I think that the anguish I expressed was in part due to hormonal issues. At my most recent appointment with the endocrinologist a few weeks ago, she once again reduced my dose of tapazol. I'm now at the lowest dose I can take without going off it completely. This is a very good thing and I was thrilled with the decision to decrease the dose. I have a fantastic doctor who has been lowering my dose in an extremely slow, cautious and measured manner. She's not at all trying to jump the gun. But for about two weeks after the dose was decreased, I felt extremely antsy, nervous and full of angst.

Then there's what seems to be the never-ending peri-menopause saga. Yes, at 56 I'm still getting my period, but it's very irregular now. Last summer, I had lots of hot flashes, to go with the hot summer weather. Once the fall arrived, the hot flashes left and didn't return until a few weeks ago. Now, I'm sitting here drying my brow. All in all, just more hormonal issues to add to the mix.

Of course, my feelings were perhaps not due to hormones at all, but instead due to the fact that I'm starting to work more again after my usual dozy, almost work-free, money-free and lower-stress summer. There's just not a lot of work in my field during the summer and it's always been the time when I recharge my batteries in preparation for a busy fall season.

The run-in I had with one of my colleagues last September has changed me. Some might say that I should just get over it, but certain things, well, no matter how hard you try, they do leave their mark. Just as a total aside, if you're interested in reading an incredible memoir about workplace stress, read Out of the Blue: A Memoir of Workplace Depression, Recovery, Redemption and, Yes, Happiness by Jan Wong. I will say no more except that I really, really connected with her experience and feelings (minus the death threats of course--but you'll have to read it to find out more!).

Anyway, between the possibility that my body was scrambling to rebalance itself hormonally after the medication reduction, the return of the hot flashes and the stress of having to once again face and work with people I really didn't want to see, I was feeling a lot of angst and that angst was over-projected onto my Fitbit.

Now, I'm feeling somewhat less overwrought and have decided to continue Fitbitting. I have to agree with Debra: I think I've just taken my mindfulness a bit further than I would normally go. The mindfulness is still definitely there and I have not eliminated anything in particular from my diet (diet, as in "what I eat"--my food repertoire). But I do tend to "watch" things more carefully and have greatly reduced what I eat "after" I realize that I'm pretty well full. I have a tendency to have a few apricots, a handful of nuts, maybe a cracker or two that my mouth craves, as opposed to my stomach. These little perfectly healthy extras have decreased greatly.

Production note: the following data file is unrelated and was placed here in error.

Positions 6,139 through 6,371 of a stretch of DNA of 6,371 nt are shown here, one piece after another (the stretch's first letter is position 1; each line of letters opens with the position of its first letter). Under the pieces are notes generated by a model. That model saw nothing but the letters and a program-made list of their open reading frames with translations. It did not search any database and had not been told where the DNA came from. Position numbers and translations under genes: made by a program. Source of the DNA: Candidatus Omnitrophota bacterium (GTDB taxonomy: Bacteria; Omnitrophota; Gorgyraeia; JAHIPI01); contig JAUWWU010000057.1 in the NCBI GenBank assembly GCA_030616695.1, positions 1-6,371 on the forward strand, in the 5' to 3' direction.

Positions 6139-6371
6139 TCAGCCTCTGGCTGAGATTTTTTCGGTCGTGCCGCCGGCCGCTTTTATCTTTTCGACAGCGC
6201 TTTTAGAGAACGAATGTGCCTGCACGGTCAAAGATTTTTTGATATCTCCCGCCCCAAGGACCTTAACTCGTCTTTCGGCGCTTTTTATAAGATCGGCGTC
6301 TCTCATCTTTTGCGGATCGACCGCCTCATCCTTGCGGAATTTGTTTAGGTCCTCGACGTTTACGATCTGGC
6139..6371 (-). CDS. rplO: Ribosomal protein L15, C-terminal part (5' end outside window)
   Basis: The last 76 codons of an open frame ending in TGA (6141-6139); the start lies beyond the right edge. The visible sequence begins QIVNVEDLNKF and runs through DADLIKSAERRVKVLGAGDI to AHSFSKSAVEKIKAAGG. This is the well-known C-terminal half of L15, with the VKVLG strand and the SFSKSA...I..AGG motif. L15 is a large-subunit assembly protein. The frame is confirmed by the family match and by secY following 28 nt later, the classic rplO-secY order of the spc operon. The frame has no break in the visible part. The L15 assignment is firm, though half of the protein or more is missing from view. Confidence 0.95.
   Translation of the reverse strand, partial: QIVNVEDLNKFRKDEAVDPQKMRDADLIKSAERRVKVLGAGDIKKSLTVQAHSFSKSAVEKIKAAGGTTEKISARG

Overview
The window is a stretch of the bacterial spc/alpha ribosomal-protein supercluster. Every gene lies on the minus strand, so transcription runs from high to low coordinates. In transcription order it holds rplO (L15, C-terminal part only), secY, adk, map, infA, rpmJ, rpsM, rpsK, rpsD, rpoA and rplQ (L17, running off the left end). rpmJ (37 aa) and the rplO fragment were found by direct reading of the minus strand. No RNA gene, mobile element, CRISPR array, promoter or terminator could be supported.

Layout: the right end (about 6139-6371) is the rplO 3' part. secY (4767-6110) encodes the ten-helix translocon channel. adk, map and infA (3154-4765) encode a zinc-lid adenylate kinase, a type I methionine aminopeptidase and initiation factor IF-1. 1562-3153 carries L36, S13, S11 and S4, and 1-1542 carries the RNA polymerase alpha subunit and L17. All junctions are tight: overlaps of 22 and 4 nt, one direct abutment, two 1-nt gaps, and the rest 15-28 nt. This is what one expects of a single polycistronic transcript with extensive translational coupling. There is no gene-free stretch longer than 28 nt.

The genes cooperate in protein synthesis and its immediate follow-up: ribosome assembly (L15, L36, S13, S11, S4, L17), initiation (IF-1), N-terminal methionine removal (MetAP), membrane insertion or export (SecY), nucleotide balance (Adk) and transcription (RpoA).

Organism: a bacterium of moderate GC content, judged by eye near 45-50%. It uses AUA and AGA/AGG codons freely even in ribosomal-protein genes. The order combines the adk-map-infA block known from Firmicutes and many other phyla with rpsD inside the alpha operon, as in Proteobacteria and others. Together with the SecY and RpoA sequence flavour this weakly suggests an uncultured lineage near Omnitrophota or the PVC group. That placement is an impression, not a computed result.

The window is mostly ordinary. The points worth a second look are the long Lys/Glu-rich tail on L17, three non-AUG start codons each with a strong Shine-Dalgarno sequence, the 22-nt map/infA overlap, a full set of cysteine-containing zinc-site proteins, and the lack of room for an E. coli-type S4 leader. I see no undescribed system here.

Yes, I've been "watching" my calories but I'll tell you all one thing: this 1,200 calories a day thing that so many people seem to swear by is--at least as far as I'm concerned--absolutely for the birds. Speaking for myself and no one else, you'll never see me opting for such a low calorie count. Once you get down that low (and I know many people go much lower!), you're setting yourself up for failure. Hey, but that's my opinion and this is my blog. Do whatever your heart desires and I'll do the same.

I appreciate Screaming Fat Girl's advice to not pathologize food tracking. Yes, it's a learning experience. It has indeed shown me how many little extras I was eating. I still love apricots and nuts and the like, I just don't eat quite as many or to satisfy the mouth. I try to stick to satisfying the stomach for the most part. I do not go hungry.

Karen asked, " how do you feel? Deprived? in control? energetic? moody or happy?" Deprived? Not too much. I still eat my 2 pieces of chocolate quite often after supper. In control? I really don't like that idea. Control makes me feel like I'm fighting myself or fighting something that's "wrong" with me. So I won't go near the word "control". Energetic? I think I need a new bed! Seriously, it's on my list of things to get in the next few months. Moody or happy? That has a lot more to do with my work situation and my search for a more meaningful life. Thankfully, it has very little to do with food.